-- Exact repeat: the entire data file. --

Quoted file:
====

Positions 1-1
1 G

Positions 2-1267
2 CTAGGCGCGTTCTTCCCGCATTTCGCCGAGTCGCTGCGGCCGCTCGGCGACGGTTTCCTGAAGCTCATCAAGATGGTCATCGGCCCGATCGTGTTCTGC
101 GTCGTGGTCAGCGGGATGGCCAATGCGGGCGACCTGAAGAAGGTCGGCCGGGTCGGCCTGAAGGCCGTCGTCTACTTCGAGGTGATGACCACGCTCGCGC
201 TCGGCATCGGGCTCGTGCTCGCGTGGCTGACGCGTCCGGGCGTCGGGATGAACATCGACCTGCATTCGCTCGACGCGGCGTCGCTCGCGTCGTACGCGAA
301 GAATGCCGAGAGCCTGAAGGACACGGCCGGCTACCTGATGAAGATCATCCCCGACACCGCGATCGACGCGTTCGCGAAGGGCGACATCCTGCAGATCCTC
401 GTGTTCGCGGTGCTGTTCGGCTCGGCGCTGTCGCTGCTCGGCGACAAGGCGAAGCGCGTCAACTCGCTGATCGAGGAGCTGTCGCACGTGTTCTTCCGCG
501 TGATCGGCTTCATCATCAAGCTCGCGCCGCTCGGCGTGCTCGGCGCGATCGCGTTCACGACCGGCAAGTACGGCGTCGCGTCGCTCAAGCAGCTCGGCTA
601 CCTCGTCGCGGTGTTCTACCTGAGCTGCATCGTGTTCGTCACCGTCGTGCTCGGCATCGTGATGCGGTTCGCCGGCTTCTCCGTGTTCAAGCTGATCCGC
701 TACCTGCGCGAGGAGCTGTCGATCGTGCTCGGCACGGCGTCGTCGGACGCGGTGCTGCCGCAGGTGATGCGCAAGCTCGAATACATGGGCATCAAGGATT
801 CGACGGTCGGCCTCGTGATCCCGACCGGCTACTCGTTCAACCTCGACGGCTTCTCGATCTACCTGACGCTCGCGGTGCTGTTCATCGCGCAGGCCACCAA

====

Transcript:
Positions 1-1
1 G

Positions 2-1267
2 CTAGGCGCGTTCTTCCCGCATTTCGCCGAGTCGCTGCGGCCGCTCGGCGACGGTTTCCTGAAGCTCATCAAGATGGTCATCGGCCCGATCGTGTTCTGC
101 GTCGTGGTCAGCGGGATGGCCAATGCGGGCGACCTGAAGAAGGTCGGCCGGGTCGGCCTGAAGGCCGTCGTCTACTTCGAGGTGATGACCACGCTCGCGC
201 TCGGCATCGGGCTCGTGCTCGCGTGGCTGACGCGTCCGGGCGTCGGGATGAACATCGACCTGCATTCGCTCGACGCGGCGTCGCTCGCGTCGTACGCGAA
301 GAATGCCGAGAGCCTGAAGGACACGGCCGGCTACCTGATGAAGATCATCCCCGACACCGCGATCGACGCGTTCGCGAAGGGCGACATCCTGCAGATCCTC
401 GTGTTCGCGGTGCTGTTCGGCTCGGCGCTGTCGCTGCTCGGCGACAAGGCGAAGCGCGTCAACTCGCTGATCGAGGAGCTGTCGCACGTGTTCTTCCGCG
501 TGATCGGCTTCATCATCAAGCTCGCGCCGCTCGGCGTGCTCGGCGCGATCGCGTTCACGACCGGCAAGTACGGCGTCGCGTCGCTCAAGCAGCTCGGCTA
601 CCTCGTCGCGGTGTTCTACCTGAGCTGCATCGTGTTCGTCACCGTCGTGCTCGGCATCGTGATGCGGTTCGCCGGCTTCTCCGTGTTCAAGCTGATCCGC
701 TACCTGCGCGAGGAGCTGTCGATCGTGCTCGGCACGGCGTCGTCGGACGCGGTGCTGCCGCAGGTGATGCGCAAGCTCGAATACATGGGCATCAAGGATT
801 CGACGGTCGGCCTCGTGATCCCGACCGGCTACTCGTTCAACCTCGACGGCTTCTCGATCTACCTGACGCTCGCGGTGCTGTTCATCGCGCAGGCCACCAA